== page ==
Breathability is good once you get inside; your cool, fresh air is drawn in through a small hole (perhaps 2-3cm diameter) in the ‘chin’ of the mask. Depending on how much you run about, this may or may not affect how much you become out of breath – however, I find breathing through the comparatively large hole much easier than through slits in the face of a conventional mask. Of course, this cannot compare to going out with just glasses or goggles, but I suspect that if you’re the type who doesn’t mind having their teeth shot out, this helmet won’t be for you anyway =) Overall, the amount of air that you can take in is pleasing, and you will certainly not suffocate.
A minor, but important point to note is that the air hole is the only opening for the mouth – being directed down towards the user’s chest, this means communication is slightly harder. It takes little time to learn to shout a bit louder, but the ideal solution would be the use of a throat mic or similar; you will find hushed comms difficult face-to-face unless you and your tem-mate are in close proximity or are linked with a radio. Hearing is not a problem at all, as the well-cushioned earpieces have drilled holes to aid listening as well as protect the side of your head, but the decrease in user volume when wearing the mask may be of concern to some players. This does not largely affect me, as my voice is generally pretty loud, but it should not be overlooked if you are looking for the perfect full-face mask.
Of course, to keep the helmets in good condition and to maintain the proper levels of comfort, they require a good manly clean every once in a while. The best way is to deal with both parts of the helmet separately – first removing the visor by unscrewing it from the main material (the Perspex is held in place by a number of strong screws; it won’t be falling off any time soon). The visor needs washing and wiping down with a soapy liquid, being careful not to damage or scratch the surface – though this in itself is tough. The rest of the helmet should be scrubbed down with the same stuff, and rinsed with cold water immediately afterwards – this way, you will remove any stains and let the material dry without it warping. As the helmet will inevitably soak up your sweat as you play, the wash is pretty essential to stop unsightly white salt-marks creeping up on the surface; it’s a dirty job, but it’s got to be done.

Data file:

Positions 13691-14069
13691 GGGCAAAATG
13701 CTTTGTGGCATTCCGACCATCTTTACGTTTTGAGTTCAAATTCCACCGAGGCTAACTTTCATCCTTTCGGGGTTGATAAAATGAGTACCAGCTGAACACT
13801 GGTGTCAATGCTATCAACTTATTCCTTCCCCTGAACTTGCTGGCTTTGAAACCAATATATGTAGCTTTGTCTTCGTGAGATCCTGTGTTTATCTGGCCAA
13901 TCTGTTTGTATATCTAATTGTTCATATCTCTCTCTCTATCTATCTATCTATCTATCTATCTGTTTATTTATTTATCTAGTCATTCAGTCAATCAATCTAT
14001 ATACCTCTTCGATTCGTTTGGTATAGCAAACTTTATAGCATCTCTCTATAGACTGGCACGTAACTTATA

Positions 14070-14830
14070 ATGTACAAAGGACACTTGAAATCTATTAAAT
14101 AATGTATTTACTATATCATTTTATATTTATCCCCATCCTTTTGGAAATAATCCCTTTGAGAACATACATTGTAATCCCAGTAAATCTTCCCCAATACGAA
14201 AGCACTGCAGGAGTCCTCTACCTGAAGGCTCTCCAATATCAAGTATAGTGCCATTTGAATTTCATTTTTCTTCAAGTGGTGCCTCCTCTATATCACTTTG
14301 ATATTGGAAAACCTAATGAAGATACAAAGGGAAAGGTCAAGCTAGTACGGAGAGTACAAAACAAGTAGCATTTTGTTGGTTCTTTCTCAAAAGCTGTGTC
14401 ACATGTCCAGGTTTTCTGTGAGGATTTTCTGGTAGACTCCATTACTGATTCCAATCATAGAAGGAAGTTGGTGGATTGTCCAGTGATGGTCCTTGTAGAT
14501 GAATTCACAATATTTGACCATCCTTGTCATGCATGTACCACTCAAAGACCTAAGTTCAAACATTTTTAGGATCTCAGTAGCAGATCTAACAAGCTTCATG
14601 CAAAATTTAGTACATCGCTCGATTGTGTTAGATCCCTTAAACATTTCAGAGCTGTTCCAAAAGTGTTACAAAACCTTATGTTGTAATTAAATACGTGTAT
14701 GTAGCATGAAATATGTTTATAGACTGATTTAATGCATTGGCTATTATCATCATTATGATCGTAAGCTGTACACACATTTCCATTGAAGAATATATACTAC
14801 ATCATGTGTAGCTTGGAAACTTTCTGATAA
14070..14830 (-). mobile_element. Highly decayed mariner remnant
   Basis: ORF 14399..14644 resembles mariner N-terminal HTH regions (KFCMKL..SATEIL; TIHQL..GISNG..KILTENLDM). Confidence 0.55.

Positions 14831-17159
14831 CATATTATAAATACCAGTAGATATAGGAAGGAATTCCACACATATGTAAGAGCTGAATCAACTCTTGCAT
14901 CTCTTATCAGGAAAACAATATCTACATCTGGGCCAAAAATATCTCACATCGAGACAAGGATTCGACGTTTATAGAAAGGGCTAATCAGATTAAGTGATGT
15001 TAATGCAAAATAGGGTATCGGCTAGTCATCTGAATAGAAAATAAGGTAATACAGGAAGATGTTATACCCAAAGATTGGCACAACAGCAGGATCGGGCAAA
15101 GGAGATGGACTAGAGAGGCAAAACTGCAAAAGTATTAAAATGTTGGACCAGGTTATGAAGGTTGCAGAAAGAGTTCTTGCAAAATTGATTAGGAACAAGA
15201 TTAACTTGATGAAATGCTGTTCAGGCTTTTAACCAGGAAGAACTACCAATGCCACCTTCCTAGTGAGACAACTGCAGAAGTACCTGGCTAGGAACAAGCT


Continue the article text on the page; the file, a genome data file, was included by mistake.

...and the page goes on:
The verdict As I have owned a number of the helmets, it’s clear that I personally like them. But from a neutral standpoint, is the BLOK full-face helmet a worthy addition to your airsoft wardrobe? Taking into account its undeniably positive aspects, having experience with the mask or not doesn’t really matter. It’s a solid yes – if you can live with the small number of cons, like the heat inside the mask and the not-quite-fogless visor, you’ll find that the BLOK can prove a gem on the battlefield. It’s tough, light and visually appealing, and, available in black, British woodland DPM or flat OD, will fit in well with most loadouts.
Factors such as heat and breathability may sway it one way or the other, depending on the user. However, after wearing the BLOK for some time, I can honestly say that I would never willingly go back down the line to the most ‘basic’ of face masks. I may progress to goggles in the future, but as far as full-face (or full-head, in this case) protection goes, the BLOK is the standard-setter.
Looks 8/10 Personal opinion, but it looks great. Serious and different without being stupid.
OVERALL 8/10 Certainly not perfect, but it’s not that far off. A solid and interesting addition to your normal loadout, that will save you from broken teeth and painful welts in style.
Site links: Arn’s pre-review of the BLOK helmet (waaay back when)
External links: Links to external sites of interest.
By Player One